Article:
Final Filters are used when a high level of air cleanliness is required. Often a 950/%-99.97% D.O.P. filter is used after a 60%95% dust spot filter. This configuration protects the more costly final filter
Adsorbent Filters are used to remove odors, chemical vapors, and gases. No mechanical or electronic filter can remove these contaminants. The adsorbent material most often used is activated carbon or charcoal. It is capable of removing over 200 different odors, vapors, or gases. Carbon is primarily used to filter organic odors, solvents, volatile organic compounds (VOC's), and tobacco smoke. Carbon filters are available in three types:
Type 5 is a proprietary material which adsorbs and chemically reacts with acid vapors, chlorine, flourine, bromine, and iodine. Color changes from yellow to white.
The rate at which air in a room is cleaned (called air changes per hour, or ACH), is critical to an air cleaning system installation. If the air cleaner is too small or if there are not enough air cleaners, the air may not be cleaned to an acceptable level. The following procedure will help determine the air flow needed in cubic feet per minute, or CFM. Once the CFM required is determined, the size or quantity of air cleaners can be determined.
First, select a contaminant level and required air exchange rate, for example:
CONTAMINANT'S vs. REQUIRED AIR EXCHANGE RATE
Next, determine room volume:
Determine CFM required to clean the room:
This material is provided by your allergist to help you understand the role substances in your environment play in the occurrence of symptoms. This information will make it possible for you to reduce your exposure to these items so your body can become stronger. Many patients have enjoyed feeling better after making a few changes in their indoor environments. An allergy is an over reaction to substances which are ordinarily- harmless to other individuals. It can be described as a hypersensitivity reaction to a sensitizing substance called an allergen which is recognized as foreign by the body. Allergy reactions are often due to excessive amounts of a natural antibody, antibody E. Allergic individuals produce too much antibody E and as a result may experience symptoms of allergy.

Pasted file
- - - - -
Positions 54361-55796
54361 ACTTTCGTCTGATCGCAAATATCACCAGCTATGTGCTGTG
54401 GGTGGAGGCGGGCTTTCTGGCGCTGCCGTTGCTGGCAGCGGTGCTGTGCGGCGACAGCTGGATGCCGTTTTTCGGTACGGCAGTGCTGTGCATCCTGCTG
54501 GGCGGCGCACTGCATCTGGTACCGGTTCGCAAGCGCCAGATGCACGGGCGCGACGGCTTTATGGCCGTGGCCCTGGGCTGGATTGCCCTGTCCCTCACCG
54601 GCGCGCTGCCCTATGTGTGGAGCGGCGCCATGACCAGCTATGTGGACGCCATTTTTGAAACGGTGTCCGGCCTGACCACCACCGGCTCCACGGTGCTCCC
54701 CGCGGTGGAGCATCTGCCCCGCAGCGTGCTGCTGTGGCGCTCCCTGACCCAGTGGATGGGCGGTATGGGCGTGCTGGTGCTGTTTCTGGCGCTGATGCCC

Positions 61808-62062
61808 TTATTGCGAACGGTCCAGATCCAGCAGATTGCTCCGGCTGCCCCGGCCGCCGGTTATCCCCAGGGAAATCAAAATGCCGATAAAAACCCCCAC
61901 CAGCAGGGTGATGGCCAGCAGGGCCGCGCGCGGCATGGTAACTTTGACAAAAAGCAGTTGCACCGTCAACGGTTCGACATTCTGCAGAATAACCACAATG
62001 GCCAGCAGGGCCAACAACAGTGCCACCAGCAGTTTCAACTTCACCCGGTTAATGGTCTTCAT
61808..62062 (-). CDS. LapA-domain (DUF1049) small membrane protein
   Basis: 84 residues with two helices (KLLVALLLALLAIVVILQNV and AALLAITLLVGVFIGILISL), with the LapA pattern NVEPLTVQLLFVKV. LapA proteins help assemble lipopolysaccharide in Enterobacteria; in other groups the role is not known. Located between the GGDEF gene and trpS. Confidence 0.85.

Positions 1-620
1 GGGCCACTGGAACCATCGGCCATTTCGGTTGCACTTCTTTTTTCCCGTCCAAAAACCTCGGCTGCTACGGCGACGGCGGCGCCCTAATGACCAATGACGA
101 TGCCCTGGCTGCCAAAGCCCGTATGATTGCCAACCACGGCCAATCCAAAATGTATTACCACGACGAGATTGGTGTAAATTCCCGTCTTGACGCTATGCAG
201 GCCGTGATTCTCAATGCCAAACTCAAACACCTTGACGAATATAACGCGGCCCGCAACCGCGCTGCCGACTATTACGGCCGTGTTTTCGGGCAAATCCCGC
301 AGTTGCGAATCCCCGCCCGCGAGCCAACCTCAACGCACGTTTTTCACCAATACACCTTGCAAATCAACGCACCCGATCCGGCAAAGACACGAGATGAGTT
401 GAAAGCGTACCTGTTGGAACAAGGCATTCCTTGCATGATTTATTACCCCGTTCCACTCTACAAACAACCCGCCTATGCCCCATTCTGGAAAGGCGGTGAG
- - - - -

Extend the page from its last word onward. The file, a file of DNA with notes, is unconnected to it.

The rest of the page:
House dust, pollen, mold, animal dander, dust mites, cockroaches, and foods are common allergens. Medicines and chemicals can also cause allergic symptoms.
You Total Allergy Load is the sum total of the factors which contribute to the production of allergic symptoms.
Example: The Bucket Theory
All day long you are exposed to various contaminants in the environment. This exposure can be a stress to your immune system. Too much stress and exposure can result in symptoms and fatigue.
When you go to sleep at night, you need an allergen-free environment in order for your immune system to repair itself However, if your bedroom is full of allergens and pollutants, instead of recovering, you may feel worse upon arising than when you went to bed.
Most of us spend about 33% of our time (8 hours) in our bedrooms which often have the highest allergen content of any indoor area. It makes sense to remove as many allergens and pollutants as possible from your bedroom, so you can wake up feeling better than when you went to bed.
Where do pollen grains occur?
Trees, weeds, flowers, and grasses produce pollen grains which become airborne as the wind blows. Approximately a quarter of a million plants use the wind for transporting pollen grains. Insects such as bees play a role in the distribution of pollen from plant to plant.